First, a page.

Covid-19: Bulgaria restricts intercity travel, closes parks

Bulgaria’s Interior Ministry will set up checkpoints at entrances to and exits from major cities to ensure compliance with restrictions on intercity travel that take effect at midnight on March 20.

The restrictions apply to all regional centres, meaning capital cities of Bulgaria’s 28 districts.

People will be allowed to travel only if this is essential; if for work reasons, then they must show an annual payment statement from their employer, as proof; if for health reasons, a medical document, and if returning to their home, must show an identity document as proof of residential address.

Other measures, ordered by Health Minister Kiril Ananiev, include a ban on visits to parks, city gardens, playgrounds, sports grounds, outdoor and indoor public places.

Responding to a question by a reporter, Ananiev said that people would be allowed to enter parks to walk their dogs, but must not do so in groups and no crowding would be tolerated.

Also as of March 21, people younger than 60 will be forbidden from visiting grocery stores and pharmacies between 8.30am and 10.30am.

Crisis staff chief Major-General Ventsislav Mutafchiyski said that the major supermarkets had given their full co-operation and assurance that during this period, they would serve the elderly in the fastest manner possible.

Ananiev told the briefing that the new measures would remain in effect until further notice. They would be in force until the current scheduled date for the State of Emergency to end, April 13, but could be extended. For now, after a few days, it would be assessed how they were working. If they were not complied with, even stricter measures would be applied.

Interior Minister Mladen Marinov recommended that within two days, people arrange the documents they would need to show to enable them to be allowed to travel between cities, including the proof of their place of employment.

Asked whether people would be allowed to travel to holiday and second homes, Mutafchiyski said that anyone doing so was being irresponsible.

Mutachiyski said, in reply to a question, that the matter of whether churches would be closed was for the Bulgarian Orthodox Church’s governing body, the Holy Synod.

Ananiev said the idea of ​​these restrictions was not to interfere with business. Lorries that transport food, medicines, and post will not be stopped and restricted.

“We do not want to impede business, especially those who supply essential goods and services,” Ananiev said.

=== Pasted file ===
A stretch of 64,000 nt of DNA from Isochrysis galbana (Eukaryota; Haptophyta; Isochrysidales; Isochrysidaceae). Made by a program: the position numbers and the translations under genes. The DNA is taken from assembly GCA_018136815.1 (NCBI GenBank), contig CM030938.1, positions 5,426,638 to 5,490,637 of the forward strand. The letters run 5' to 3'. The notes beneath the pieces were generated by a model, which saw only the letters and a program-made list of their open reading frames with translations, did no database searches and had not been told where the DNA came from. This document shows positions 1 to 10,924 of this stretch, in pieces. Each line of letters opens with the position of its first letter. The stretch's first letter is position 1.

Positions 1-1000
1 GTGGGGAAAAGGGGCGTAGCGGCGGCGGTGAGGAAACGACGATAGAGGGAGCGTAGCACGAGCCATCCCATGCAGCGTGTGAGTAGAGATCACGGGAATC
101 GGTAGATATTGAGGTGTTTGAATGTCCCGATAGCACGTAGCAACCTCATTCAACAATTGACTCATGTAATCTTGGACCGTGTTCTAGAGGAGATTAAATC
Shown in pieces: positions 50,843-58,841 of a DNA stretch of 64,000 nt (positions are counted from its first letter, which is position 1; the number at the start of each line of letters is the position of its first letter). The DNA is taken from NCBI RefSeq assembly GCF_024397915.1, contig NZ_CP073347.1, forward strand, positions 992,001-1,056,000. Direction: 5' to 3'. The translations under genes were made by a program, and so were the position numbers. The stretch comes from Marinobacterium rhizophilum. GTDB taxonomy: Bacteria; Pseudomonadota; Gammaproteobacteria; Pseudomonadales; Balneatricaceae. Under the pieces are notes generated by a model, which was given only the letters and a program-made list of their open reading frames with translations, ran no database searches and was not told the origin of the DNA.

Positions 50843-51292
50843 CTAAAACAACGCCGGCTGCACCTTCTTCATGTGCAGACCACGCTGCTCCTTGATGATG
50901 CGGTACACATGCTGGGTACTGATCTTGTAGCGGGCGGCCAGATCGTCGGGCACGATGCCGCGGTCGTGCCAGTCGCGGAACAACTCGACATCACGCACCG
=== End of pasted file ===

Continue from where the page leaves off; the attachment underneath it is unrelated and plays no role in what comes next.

Replying to a question, he said that courier services could continue to operate, as delivering to addresses was their normal business.

Mutafchiyski told the briefing that the number of confirmed cases of Covid-19 Bulgaria had increased by 17 since the morning, to a total of 129. This total includes the three elderly people who died in the period between March 11 and 19.

Following treatment, one patient who had been confirmed as positive for Covid-19 had now shown negative in two consecutive tests. The patient was the doctor who had returned to Bulgaria after attending congresses in Spain and the UK.

In other developments related to Covid-19 in Bulgaria on March 20, an exercise was held involving a scenario in which the Arena Armeec hall in Sofia was transformed into a field hospital. The exercise was ordered by Prime Minister Boiko Borissov and observed by the national crisis staff.

On Friday afternoon, Bulgaria’s National Assembly was debating and voting on the second reading of the Emergency Measures Bill, including amendments to the version that earlier this week was approved at first reading.

A large number of flights that were scheduled to depart from or arrive at Sofia Airport on March 21 have been cancelled, according to the airport’s website, which has flight information in English.

For the rest of The Sofia Globe’s continuing coverage of the Covid-19 situation in Bulgaria, please click here.

(Archive photo of Zaimov Park in Sofia: Clive Leviev-Sawyer)



The Sofia Globe staff

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